Story ( and picture) Time!

Dogs pic

 

Joan Aiken enjoyed some very happy relationships with her illustrators, notably Pat Marriott, who illustrated her first story collections from 1953 onwards, and was responsible for the first ‘Wolves Chronicles’ covers and pictures, and so helped to create some of the best loved ( and scariest!) characters in the series. Pat became so familiar with Joan Aiken’s style that she developed a special gift for bringing those characters to life, and in this case it is their animal characters that come to mind.  Better known as a cat lover, Joan Aiken also produced some delightful canine characters, and this illustration particularly captures the sympathy with which she describes the happy doggy nature of a tribe of hitherto listless and unloved collies who finally find a master – and something useful to do!

In a story called ‘The Man who Pinched God’s Letter’  postman Fred, and orphaned Emma have fallen foul of local busybodies in the village of Incaster Magna – he has been exiled to Outcaster Parva ( a free gift of Joan’s inventive gift for names!) and she is about to be burned as a witch.  But in true fairy tale tradition, Fred’s kindness to those in need – in this case the bored dogs of Outcaster Parva who he has been taking for walks and training to fetch sticks – serves him in good stead.

The outraged citizens of Incaster are gathered round a huge bonfire where poor Emma is tied to a stake, when Fred, followed by the faithful collies of Outcaster arrives at the scene:

 

Dogs story

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In the course of her writing life, Joan Aiken wrote perhaps five hundred short stories, (one day I shall have to count…) for magazines, anthologies, and collections of her own for readers of all ages, and she always said that they came to her in a marvellous rush – from dreams, from overheard conversations, from long forgotten ideas which suddenly tied in with a new one, from travelling through villages with extraordinary names? But what is certain, is that they are among her most memorable work.  Who could forget those hundred-and forty-two eyes lighting up with joy – and the irresistible invitation to illustrate them?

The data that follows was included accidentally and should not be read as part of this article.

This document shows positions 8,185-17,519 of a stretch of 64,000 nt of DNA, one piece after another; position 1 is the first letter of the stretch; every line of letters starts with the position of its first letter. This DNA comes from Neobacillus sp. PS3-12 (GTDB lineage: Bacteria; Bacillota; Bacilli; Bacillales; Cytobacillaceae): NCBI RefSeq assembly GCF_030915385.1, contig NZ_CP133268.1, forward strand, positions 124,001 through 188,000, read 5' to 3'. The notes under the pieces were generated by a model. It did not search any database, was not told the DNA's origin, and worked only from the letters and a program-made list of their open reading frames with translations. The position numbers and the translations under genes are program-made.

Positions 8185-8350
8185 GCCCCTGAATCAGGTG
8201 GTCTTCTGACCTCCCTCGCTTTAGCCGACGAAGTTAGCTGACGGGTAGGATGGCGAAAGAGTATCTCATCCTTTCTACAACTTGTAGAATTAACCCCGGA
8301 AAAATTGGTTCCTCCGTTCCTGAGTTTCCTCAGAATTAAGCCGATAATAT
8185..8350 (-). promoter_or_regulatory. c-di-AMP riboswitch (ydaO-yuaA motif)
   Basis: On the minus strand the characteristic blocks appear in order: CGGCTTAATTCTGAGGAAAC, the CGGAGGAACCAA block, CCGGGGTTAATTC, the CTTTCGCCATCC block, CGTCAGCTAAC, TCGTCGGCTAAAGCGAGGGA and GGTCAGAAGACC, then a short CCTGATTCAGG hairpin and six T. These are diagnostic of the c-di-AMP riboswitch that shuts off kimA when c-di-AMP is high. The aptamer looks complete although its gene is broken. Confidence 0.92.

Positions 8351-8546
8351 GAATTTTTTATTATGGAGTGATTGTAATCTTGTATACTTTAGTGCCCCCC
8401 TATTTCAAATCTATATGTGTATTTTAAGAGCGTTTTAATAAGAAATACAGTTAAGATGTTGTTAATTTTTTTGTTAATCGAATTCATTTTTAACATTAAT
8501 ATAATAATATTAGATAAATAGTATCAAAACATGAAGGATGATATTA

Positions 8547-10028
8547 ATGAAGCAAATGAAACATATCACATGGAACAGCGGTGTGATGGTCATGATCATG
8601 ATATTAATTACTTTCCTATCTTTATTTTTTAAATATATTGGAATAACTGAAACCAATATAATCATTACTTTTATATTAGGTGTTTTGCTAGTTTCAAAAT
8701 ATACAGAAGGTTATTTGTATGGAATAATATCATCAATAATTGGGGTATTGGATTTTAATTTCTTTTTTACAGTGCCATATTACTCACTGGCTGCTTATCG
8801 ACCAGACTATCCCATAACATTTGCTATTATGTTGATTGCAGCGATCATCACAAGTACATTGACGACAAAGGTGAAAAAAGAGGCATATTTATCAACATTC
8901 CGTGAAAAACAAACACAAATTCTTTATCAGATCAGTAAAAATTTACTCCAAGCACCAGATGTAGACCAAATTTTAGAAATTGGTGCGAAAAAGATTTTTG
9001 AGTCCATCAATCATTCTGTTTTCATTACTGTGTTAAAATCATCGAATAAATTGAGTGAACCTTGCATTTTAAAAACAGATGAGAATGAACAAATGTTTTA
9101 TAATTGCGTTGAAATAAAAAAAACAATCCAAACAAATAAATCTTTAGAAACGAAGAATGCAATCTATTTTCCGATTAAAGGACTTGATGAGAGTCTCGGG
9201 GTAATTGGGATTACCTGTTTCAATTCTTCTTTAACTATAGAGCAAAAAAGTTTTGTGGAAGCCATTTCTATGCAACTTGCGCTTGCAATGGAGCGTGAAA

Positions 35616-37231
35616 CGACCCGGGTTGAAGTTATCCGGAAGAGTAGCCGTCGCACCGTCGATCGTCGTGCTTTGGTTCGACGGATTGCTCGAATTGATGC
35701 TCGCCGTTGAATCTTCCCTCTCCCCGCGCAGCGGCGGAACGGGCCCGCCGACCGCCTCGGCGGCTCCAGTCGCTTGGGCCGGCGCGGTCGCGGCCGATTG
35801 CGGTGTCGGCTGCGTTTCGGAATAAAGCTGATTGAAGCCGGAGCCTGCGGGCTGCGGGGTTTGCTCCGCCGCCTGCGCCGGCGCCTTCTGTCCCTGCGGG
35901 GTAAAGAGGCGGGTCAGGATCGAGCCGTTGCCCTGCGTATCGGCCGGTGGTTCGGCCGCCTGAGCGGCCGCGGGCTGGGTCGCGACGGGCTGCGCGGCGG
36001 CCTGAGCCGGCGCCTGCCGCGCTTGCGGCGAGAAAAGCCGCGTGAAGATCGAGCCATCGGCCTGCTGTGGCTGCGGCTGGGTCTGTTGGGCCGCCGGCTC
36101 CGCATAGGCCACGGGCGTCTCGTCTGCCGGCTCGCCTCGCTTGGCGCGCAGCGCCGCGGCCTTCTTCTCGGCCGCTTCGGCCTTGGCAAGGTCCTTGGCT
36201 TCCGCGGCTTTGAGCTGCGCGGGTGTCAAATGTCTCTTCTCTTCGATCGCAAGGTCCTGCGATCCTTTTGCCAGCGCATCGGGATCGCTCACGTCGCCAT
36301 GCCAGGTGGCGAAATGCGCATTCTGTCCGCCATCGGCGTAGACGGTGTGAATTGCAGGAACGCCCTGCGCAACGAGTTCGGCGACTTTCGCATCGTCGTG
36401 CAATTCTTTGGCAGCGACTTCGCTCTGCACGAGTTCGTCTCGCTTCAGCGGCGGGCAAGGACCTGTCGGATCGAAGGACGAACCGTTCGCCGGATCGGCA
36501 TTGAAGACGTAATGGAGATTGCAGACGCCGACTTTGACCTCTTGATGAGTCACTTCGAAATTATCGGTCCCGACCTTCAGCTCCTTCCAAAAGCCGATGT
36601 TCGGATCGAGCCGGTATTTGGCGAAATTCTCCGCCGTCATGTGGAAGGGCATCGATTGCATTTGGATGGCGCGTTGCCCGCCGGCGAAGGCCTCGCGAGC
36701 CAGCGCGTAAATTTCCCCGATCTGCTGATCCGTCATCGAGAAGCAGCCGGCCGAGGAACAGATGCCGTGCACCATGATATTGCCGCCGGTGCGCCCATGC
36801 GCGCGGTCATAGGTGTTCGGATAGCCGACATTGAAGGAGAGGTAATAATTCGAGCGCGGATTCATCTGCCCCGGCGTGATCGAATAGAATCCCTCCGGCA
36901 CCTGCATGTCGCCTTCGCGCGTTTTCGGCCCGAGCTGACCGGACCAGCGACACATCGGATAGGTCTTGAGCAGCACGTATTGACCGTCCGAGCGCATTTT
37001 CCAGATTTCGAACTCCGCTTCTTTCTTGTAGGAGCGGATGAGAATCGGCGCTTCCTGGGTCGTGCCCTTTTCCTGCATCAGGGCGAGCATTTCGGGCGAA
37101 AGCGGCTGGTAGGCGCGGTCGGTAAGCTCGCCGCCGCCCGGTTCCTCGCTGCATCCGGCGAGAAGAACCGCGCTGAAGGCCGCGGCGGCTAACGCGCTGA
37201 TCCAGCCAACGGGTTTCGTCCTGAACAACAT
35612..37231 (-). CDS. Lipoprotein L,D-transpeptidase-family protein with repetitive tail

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This story is from the collection The Faithless Lollybird

 

Sir Denis, the Devil and The Starry Teapot a first Joan Aiken story – part two!

JA Notebook

Joan started writing stories from the age of five, and kept all her first notebooks as you can see – this very early document was obviously treasured!

(Find part one of this story here)

As promised, the final part of one of Joan’s earliest stories… in part one Sir Denis was doomed to be tormented by the Devil for swearing and general bad behaviour until the starry teapot in the sky resumed its proper form…

Image

Sir denispage three

Joan went on to write many more stories about the Devil,  but he didn’t always come to grief…

Click here to read another haunting Joan Aiken tale

taken from a new collection of long lost work:

The Monkey’s Wedding

Monkey's Wedding

from Small Beer Press

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